Speech recognition systems in noisy environments can be significantly improved if the microphone technology has a high acoustic overload point (AOP). Sometimes the speech signal itself is not loud and there are other sounds causing interference. For example, speakers standing close to the microphones in speech controlled home entertainment systems and digital assistants which may output loud music or spoken information.

High AOP helps keep distortion low and improve the cancellation of noise and echoes. The larger the distance to the speech source is, the lower the signal to noise ratio of the signal being fed to the ASR algorithm will be. Therefore, microphone SNR should be higher when the intended capturing distance is greater.

Audio and video capturing and human-to-human communication quality can be also improved by excluding unwanted sounds from the signal. The goal is to increase SNR, which in this case is the ratio of the wanted sound signal to any unwanted ambient sounds, or noise. Noise cancellation and directionality can be achieved by using multiple microphones in combination with algorithms.

Directional microphone systems, such as beam forming, can concentrate the sensitivity of the microphones towards the desired direction and highlight the desired sound sources. Unwanted sounds can also be canceled based on parameters such as level differences between two microphones. Blind source separation is a more sophisticated noise reduction system. It enables canceling noise independent of orientation, distance, and location. All these noise cancellation methods benefit from the accuracy and quality of the signal they receive. The microphone should have high SNR, low distortion, flat frequency response, which also improves phase response, and low group delay.

Figure 3: Clear audio signals even at high sound pressure levels with the new IM69D130
Figure 3: Clear audio signals even at high sound pressure levels with the new IM69D130
The benchmark for audio and voice pickup

Infineon’s dual-backplate MEMS technology is based on a miniaturized symmetrical microphone design, similar to those utilized in studio condenser microphones. This design results in high linearity of the output signal within a dynamic range of 105 dB.The microphone noise floor is at 25 dB[A] (69 dB[A] SNR) and distortion does not exceed 1 percent, even at sound pressure levels of 128 dB SPL (AOP 130 dB SPL). This means that distortion free voice command capturing is possible even while music is being played from a loudspeaker.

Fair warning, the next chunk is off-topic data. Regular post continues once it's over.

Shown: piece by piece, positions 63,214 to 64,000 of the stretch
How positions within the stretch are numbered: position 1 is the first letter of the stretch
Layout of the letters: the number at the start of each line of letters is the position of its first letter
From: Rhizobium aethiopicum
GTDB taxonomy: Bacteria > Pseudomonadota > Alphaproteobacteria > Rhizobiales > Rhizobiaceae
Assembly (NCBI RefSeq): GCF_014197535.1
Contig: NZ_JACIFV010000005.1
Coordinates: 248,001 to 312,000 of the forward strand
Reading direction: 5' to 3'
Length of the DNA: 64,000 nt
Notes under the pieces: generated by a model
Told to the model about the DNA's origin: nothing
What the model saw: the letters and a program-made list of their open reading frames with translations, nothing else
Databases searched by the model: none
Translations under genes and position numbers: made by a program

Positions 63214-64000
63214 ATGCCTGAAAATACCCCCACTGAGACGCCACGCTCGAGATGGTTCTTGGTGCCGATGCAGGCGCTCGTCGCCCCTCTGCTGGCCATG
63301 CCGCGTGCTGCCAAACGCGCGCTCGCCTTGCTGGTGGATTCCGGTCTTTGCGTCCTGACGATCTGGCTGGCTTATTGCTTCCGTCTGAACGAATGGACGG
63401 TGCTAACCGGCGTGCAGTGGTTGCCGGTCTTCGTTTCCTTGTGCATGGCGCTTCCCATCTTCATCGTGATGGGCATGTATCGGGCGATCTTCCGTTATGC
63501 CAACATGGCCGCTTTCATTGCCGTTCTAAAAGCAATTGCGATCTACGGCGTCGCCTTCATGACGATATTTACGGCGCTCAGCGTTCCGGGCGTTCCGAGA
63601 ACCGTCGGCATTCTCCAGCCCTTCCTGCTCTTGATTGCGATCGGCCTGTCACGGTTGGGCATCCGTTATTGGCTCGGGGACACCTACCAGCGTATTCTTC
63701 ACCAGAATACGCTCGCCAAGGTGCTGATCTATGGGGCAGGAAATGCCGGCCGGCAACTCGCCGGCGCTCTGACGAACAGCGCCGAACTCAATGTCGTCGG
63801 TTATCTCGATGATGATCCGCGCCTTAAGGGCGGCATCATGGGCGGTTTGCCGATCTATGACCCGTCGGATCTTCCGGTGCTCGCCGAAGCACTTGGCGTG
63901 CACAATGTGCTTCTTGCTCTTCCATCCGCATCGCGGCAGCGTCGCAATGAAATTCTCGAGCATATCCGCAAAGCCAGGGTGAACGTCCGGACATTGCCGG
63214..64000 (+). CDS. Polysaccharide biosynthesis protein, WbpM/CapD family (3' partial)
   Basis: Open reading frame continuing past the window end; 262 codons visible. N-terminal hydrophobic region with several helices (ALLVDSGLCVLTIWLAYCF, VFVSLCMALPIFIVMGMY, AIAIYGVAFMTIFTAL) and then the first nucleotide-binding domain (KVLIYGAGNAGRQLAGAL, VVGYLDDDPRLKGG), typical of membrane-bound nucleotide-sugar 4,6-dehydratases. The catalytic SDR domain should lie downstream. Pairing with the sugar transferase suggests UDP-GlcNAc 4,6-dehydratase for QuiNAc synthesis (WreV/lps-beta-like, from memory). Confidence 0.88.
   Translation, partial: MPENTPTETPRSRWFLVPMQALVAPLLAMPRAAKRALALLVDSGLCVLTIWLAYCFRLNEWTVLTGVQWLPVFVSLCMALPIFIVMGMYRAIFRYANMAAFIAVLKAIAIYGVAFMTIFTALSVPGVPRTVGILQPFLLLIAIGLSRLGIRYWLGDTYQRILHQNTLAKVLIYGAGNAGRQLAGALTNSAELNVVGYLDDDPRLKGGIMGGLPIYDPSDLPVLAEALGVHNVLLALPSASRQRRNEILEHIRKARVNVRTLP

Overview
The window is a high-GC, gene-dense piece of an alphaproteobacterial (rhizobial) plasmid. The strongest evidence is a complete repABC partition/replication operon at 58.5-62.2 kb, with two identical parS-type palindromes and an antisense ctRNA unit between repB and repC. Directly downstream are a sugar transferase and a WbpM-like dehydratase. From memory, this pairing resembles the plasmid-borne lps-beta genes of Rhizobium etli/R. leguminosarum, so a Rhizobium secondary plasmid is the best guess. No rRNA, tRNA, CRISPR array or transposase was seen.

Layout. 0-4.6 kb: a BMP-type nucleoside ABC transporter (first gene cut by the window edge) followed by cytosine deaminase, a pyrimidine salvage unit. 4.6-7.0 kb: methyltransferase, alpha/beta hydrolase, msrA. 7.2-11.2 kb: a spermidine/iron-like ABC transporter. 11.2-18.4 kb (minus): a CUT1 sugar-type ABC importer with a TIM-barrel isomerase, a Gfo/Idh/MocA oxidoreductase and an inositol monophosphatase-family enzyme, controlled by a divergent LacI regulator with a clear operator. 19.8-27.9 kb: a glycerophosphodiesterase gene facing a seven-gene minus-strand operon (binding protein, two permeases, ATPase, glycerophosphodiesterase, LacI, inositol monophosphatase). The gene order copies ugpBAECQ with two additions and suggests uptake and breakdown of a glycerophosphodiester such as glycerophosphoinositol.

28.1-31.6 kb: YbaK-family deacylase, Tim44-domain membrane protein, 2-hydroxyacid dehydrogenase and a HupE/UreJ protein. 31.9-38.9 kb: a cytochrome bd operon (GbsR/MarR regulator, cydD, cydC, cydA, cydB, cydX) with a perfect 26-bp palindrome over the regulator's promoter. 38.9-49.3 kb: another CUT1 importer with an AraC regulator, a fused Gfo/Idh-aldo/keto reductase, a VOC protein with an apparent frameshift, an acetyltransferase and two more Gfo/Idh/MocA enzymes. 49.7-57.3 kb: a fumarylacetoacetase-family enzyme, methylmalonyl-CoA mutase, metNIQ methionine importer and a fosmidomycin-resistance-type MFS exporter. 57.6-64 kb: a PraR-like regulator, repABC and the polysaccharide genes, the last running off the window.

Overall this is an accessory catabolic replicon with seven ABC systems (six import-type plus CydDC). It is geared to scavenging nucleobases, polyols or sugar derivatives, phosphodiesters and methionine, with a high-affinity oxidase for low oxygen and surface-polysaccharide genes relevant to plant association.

The flat frequency response (28 Hz low-frequency roll-off) and tight manufacturing tolerance result in close phase matching of the microphones, which is vital for array applications.

With sensitivity(± 1 dB) and phase (±2°@1 kHz) matching, the IM69D130supports ultra-precise audio beam forming, allowing advanced audio and voice algorithms with high performance and far field voice user interfaces.

Figure 4: The IM69D130 sets a new benchmark for audio and voice pickup (IM69D130 typical phase response is depicted)
Figure 4: The IM69D130 sets a new benchmark for audio and voice pickup (IM69D130 typical phase response is depicted)

Its digital pulse density modulation interface means there is no need for analog components. This reduces the need for RF signal protection on the circuit board and the amount of required data lines in multi-microphone designs.

Combined with advanced audio signal processing algorithms, Infineon’sIM69D130 provides a premium digital audio raw data signal that can handle even the most demanding voice recognition scenarios such as far field or whispered voice pick-up.

writerAbout Author

Marcel Knecht received the M.Sc. degree in Management & Technology from the Technical University Munich. During his studies he focused on Innovation, Entrepreneurship and Electrical & Computer Engineering. Since September 2015 he is part of the Consumer Sensors Marketing team at Infineon Technologies AG. His focus is on superior MEMS microphone technologies to enable advanced audio pick-up solutions.

Share this post